The tournament can make the difference between a decent year and a great one for broadcasters. This year, advertisers will spend about 50.9 billion pesos ($3.9 billion) on Mexican TV, a 10 percent increase from a year earlier, according to data from ZenithOptimedia, a research unit of advertising firm Publicis Groupe SA. The jump in ad spending is due in part to the World Cup, which is helping fuel growth even with more muted economic expansion than expected in Mexico this year, according to Osbaldo Franco, a research analyst at eMarketer Mexico.
The World Cup normally straddles the end of the second quarter and the beginning of the third. Televisa’s sales spike in the second quarter of 2010, to 5.82 billion pesos, was followed by a third-quarter increase of 7.1 percent to 5.86 billion pesos. Last year, with no World Cup-like event on the calendar, advertising sales were up 3.9 percent. This year the sporting event may generate about $40 million in advertising for Mexican broadcasters, Lara estimated.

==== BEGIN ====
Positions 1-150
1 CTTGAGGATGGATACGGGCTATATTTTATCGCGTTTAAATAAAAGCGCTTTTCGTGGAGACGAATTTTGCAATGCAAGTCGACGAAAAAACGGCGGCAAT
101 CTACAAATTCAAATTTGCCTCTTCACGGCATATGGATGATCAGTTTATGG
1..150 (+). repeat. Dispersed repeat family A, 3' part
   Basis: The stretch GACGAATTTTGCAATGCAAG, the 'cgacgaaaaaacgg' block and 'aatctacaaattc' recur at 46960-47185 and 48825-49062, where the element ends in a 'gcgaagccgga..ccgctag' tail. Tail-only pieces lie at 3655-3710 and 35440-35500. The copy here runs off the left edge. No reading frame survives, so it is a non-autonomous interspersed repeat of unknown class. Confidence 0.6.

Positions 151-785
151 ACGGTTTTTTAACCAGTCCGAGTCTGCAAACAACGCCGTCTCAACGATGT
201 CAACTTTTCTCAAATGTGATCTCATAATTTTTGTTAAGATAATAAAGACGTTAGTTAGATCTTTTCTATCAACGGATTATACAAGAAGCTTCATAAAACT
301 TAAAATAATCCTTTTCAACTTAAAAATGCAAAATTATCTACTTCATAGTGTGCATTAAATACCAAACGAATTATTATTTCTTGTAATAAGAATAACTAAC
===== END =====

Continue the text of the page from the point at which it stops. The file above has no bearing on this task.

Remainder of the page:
Viewership will get a boost with this World Cup because of a more accessible schedule. While South Africa’s time zone is seven hours ahead of Mexico, the difference with Brazil is only two hours. That will mean a boost for Televisa, with about 70 percent of the broadcast audience, and Azteca, which has most of the rest.
“The games’ schedule lends itself to more activity than in the past, when games were practically at dawn,” Andres Audiffred, an analyst with Grupo Financiero Ve Por Mas SA in Mexico City.
Mexico’s games were all no earlier than 9 a.m. Mexico City time in 2010, though other team’s matches were scheduled as early as 6:30 a.m. This year, the Cameroon game starts at 11 a.m., followed by a 2 p.m. match against Brazil June 17 and a 3 p.m. kickoff against Croatia on June 23. No other team’s match starts before 11 a.m. Mexico City time.
While Televisa normally dominates the ratings, it will contend with a big challenge from Azteca for soccer viewers.
The smaller broadcaster is producing more than a dozen shows to complement its sports coverage, including “Caipirinha Sunrise,” a fictional TV series featuring sports commentators that’s set in Rio de Janeiro. The World Cup helped lead to a 16 percent boost in Azteca’s second-quarter sales in 2010, to 2.86 billion pesos.